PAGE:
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Taking the fight to the Germans

Major John Farmer was parachuted into France as an agent of the Special Operations Executive in 1944

Major John Farmer was parachuted into France as an agent of the Special Operations Executive in 1944 to help train the Resistance in the Auvergne to target the German invaders. He tells Simon Watkinson of his experiences

IT IS difficult for anyone now to imagine the horrors of life in Occupied France in the 1940s. Food shortages, betrayal and unspeakable atrocities were everyday occurrences 70 years ago.

This was the France that members of the Special Operations Executive (SOE), or Churchill’s Secret Army, parachuted into to join up with and help organise the French Resistance (Maquis).

The first SOE agent landed in May 1941, less than a year after General de Gaulle broadcast his call on the BBC for the French to resist the German forces.

Georges Bégué was the first of more than 1,400 agents to take the war directly to the Germans.

Three years later, SOE agent Major John Farmer parachuted into the Auvergne, landing near Cosne d’Allier with his courier, Nancy Wake, who would later become the Gestapo’s most wanted person and the most decorated servicewoman in the Second World War.

Now living in Ain, near Geneva and the Swiss border with his wife, Frances, Major Farmer received the Military Cross and the Croix de Guerre avec Palmes for his exploits.

Born in Kensington, London, in January, 1917, most of his childhood was spent overseas. “My widowed mother had found that the then strong pound went further in continental Europe than in England, so I was educated in Germany, Switzerland and Belgium before attending Beaumont Jesuit College in Windsor, Berkshire, at the age of 14,” he said.

His fluency in French and German would prove invaluable during his stint with SOE.

Where did you serve before joining SOE?

I was assigned to an anti-aircraft unit with the British Expeditionary Force on the Maginot Line, near Metz, in 1939. Then, from 1940 to 1943, I was stationed in Yorkshire with the Royal Artillery, again on an anti-aircraft battery.

But this was quite boring with long periods of nothing to do. I yearned for some excitement and was more than relieved when I saw an advert for those with languages who wanted to apply to do something different.

Major Farmer was sent to join the newly organised Jedburghs in Peterborough, who were a secret army being put through punishing training to be sent in to France to work training up the Resistance.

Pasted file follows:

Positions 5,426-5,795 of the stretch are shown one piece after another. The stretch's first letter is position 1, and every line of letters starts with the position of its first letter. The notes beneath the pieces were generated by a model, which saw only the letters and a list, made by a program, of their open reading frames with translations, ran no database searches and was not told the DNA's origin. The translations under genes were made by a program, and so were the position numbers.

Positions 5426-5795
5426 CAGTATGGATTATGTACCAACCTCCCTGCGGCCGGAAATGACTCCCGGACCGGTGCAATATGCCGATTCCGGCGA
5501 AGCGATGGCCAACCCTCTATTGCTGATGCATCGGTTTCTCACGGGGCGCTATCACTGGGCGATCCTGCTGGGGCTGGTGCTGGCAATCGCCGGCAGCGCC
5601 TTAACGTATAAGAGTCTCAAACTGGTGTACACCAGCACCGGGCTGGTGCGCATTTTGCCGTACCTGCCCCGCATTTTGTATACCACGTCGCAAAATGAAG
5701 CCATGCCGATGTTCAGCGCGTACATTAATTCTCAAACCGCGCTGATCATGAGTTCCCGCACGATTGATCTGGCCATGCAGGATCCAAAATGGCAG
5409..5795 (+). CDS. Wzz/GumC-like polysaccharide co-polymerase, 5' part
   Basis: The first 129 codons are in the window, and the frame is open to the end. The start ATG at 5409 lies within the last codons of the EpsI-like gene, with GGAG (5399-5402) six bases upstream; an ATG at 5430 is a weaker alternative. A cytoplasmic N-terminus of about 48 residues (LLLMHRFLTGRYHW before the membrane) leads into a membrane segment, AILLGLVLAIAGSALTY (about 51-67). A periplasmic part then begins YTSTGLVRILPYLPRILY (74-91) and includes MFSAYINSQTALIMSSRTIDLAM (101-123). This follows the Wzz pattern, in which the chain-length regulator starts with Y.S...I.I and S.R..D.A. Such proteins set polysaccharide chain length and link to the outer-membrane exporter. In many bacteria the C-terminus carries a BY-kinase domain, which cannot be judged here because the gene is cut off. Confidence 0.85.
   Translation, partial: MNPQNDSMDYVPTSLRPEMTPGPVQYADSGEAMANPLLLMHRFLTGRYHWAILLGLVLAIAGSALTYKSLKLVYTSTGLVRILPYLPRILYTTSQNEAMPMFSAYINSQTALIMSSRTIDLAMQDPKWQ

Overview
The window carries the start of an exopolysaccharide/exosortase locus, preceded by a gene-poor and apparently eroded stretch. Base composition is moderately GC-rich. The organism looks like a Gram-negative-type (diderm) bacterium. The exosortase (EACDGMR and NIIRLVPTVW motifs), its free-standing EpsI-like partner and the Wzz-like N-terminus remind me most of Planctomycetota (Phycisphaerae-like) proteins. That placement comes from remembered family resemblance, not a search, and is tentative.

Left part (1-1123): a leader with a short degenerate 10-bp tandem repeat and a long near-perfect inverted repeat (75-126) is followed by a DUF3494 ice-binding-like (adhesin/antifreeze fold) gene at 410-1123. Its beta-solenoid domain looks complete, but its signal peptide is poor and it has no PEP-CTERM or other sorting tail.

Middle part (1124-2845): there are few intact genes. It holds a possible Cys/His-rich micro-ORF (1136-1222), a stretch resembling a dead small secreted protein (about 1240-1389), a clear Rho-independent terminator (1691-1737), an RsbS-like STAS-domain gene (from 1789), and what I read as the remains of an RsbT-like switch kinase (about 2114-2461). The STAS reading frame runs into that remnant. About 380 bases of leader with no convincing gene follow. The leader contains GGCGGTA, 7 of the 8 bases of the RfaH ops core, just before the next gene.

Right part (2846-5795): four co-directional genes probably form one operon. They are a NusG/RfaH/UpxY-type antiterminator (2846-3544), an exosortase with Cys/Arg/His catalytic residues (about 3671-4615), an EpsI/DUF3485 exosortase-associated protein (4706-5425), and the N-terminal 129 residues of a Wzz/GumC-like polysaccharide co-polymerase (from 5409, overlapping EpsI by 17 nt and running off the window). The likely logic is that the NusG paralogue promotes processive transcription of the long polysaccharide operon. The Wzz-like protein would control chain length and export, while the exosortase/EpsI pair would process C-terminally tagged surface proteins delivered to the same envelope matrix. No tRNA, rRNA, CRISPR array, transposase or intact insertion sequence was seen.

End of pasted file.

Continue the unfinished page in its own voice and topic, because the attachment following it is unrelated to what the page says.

While in training he was poached to join the SOE by its chief, Maurice Buckmaster, with the aim of going to France on sabotage and spying
Now codenamed Hubert, he was parachuted into the Auvergne with Nancy Wake (codename Hélène), on the night of April 29, 1944.

How did the mission start?

Well, everything went wrong initially. As our radio operator had been so badly tortured on a previous mission, he couldn’t parachute in and was flown in by Lysander 15 days later – without him, we were useless as nobody really knew who we were or what we were meant to be doing.

The day after landing we met up with fellow SOE agent Maurice Southgate, who was in touch with the Resistance chief in the area and had asked London for help.

We were to go into Montluçon to get the feel of life in occupied territory, but Maurice told us he was too busy that day and would see us the next day. Unfortunately, the Gestapo captured him and he was sent to a concentration camp in Germany.

Thankfully, we were warned of his arrest and we left our safe house at 02.00 the next day.

On arriving in a quieter area around Chaudes-Aigues, we contacted the local Resistance chief, who also didn’t know what to do with us and so sent us to a small village called Lieutades. We stayed here until our radio operator – Denis Rake (codename Roland) – arrived.

My role was to organise what was called the Freelance Resistance circuit, liaise with the Massif Central Maquis leader, Emile Coulaudon (codename Gaspard), and get weapons and ammunition to Maquis in the Chaudes-Aigues district.

This involved identifying fields that were suitable for parachute drops of weaponry and ammunition from England; training Resistance fighters to use these arms; and giving them much needed cash.

Once I’d found suitable sites for the drops, the radio operator would send the corresponding Michelin map coordinates to London by wireless telegraph. We would then wait to hear a personalised coded message on the BBC evening news.